Learned non-use is when an individual with a weaker arm can use it, however learns not to because it is easier to use their stronger arm. Constraint induced movement therapy is based on the theory that the affected limb may have a potential but unrealised ability to move due to reliance on the unaffected limb.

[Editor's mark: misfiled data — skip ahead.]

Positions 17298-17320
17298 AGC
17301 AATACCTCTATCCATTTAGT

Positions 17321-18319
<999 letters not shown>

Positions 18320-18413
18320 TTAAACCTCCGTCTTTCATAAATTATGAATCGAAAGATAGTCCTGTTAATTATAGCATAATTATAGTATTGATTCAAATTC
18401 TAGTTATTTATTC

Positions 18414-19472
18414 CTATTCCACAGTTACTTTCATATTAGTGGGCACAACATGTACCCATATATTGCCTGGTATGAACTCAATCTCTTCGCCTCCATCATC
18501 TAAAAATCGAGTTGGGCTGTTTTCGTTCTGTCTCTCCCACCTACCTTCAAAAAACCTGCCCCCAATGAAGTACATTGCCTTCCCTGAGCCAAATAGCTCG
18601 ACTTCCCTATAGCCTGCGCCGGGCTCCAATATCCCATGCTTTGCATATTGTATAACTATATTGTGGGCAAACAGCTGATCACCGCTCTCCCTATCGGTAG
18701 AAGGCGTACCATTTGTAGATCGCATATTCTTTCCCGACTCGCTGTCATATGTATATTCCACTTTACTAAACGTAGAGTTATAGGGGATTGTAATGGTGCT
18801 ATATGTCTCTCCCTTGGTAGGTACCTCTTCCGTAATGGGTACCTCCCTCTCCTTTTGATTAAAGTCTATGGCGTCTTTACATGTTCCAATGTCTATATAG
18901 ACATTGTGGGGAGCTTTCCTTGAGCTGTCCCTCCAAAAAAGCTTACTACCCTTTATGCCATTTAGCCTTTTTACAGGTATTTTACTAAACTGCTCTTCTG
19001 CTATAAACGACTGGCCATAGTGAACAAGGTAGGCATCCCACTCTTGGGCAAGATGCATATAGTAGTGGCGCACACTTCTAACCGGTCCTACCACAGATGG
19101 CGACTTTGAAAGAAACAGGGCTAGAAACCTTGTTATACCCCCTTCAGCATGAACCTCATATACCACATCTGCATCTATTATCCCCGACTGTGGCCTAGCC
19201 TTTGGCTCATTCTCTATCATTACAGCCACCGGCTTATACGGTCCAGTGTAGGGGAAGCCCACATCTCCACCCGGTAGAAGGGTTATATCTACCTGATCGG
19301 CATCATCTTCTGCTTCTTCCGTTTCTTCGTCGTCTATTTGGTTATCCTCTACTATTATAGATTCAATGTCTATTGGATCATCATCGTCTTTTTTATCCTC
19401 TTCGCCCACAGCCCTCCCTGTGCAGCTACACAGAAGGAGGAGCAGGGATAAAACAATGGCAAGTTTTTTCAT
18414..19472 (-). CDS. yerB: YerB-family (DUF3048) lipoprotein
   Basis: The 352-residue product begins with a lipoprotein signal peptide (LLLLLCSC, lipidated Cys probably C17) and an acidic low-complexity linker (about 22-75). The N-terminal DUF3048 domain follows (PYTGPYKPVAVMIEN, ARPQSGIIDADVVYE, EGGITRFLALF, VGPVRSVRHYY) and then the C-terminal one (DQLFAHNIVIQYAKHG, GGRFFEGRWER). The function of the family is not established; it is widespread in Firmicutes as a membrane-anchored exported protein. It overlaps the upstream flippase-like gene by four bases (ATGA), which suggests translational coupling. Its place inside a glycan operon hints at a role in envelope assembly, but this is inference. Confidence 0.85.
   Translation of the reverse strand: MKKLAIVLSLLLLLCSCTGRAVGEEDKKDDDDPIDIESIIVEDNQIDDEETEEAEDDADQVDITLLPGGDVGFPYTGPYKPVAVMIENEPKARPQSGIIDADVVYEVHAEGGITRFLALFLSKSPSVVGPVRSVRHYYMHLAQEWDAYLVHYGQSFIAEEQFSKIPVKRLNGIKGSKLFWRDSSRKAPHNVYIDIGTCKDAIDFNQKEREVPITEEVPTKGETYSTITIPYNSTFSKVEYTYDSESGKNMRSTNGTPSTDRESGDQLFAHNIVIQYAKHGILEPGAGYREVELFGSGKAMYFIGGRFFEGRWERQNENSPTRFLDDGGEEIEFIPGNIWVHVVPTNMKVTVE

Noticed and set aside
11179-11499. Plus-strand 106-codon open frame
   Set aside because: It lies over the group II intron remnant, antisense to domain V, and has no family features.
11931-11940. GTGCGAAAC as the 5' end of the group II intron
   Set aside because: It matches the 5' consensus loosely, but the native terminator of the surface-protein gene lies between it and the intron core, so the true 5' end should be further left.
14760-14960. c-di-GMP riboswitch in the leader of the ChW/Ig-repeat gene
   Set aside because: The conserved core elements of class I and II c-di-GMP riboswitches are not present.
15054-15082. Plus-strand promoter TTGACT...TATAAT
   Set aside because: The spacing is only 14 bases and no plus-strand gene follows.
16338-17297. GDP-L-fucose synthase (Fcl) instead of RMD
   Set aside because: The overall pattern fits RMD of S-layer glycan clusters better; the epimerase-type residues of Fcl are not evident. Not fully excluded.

Hemiplegia, caused by a neurological event such as stroke or brain injury, is characterised by weakness affecting an arm and hand. In the initial period after injury the person tries to compensate for their weak arm by using their stronger arm more often and their weaker arm less. These individuals often ‘forget’ how to use their affected arm and learn new behaviours with their stronger arm. Often this persists over time and the weaker arm becomes neglected. This is known as learned non-use.